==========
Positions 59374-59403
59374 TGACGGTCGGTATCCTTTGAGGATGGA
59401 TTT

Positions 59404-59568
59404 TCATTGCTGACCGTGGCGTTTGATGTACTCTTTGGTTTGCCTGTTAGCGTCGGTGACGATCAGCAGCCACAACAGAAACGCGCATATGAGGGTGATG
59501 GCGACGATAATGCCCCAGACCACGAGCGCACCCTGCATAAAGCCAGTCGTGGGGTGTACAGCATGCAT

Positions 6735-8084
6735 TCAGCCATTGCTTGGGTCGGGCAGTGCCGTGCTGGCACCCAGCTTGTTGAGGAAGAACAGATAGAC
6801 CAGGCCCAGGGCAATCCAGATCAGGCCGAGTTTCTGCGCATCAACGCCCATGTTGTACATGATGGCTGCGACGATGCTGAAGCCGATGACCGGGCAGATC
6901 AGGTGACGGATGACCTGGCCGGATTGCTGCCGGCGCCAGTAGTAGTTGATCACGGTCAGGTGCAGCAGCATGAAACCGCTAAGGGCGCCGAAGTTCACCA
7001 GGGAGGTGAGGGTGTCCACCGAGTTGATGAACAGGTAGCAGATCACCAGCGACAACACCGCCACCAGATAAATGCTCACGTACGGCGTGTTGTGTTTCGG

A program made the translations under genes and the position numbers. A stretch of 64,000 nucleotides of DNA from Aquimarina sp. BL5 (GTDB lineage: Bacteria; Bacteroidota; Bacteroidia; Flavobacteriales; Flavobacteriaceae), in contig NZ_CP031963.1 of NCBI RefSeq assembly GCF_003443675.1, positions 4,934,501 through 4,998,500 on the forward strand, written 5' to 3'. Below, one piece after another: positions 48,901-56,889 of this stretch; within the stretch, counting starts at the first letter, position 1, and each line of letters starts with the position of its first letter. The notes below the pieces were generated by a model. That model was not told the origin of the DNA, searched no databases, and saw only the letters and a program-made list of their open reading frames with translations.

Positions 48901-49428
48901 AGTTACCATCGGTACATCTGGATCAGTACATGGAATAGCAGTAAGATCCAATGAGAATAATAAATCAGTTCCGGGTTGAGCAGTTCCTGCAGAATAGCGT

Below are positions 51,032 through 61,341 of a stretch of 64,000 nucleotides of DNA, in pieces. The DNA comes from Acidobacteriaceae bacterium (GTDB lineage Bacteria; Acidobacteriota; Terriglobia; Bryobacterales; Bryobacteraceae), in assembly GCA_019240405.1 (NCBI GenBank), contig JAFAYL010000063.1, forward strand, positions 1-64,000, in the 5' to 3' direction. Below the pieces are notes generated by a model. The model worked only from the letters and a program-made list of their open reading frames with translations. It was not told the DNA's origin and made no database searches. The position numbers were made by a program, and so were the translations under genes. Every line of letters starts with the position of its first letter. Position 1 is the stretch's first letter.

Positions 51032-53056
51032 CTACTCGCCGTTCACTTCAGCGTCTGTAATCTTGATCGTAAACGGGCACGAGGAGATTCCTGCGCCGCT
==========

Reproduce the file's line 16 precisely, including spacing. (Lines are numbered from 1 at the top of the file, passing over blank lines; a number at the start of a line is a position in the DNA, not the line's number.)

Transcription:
Positions 51032-53056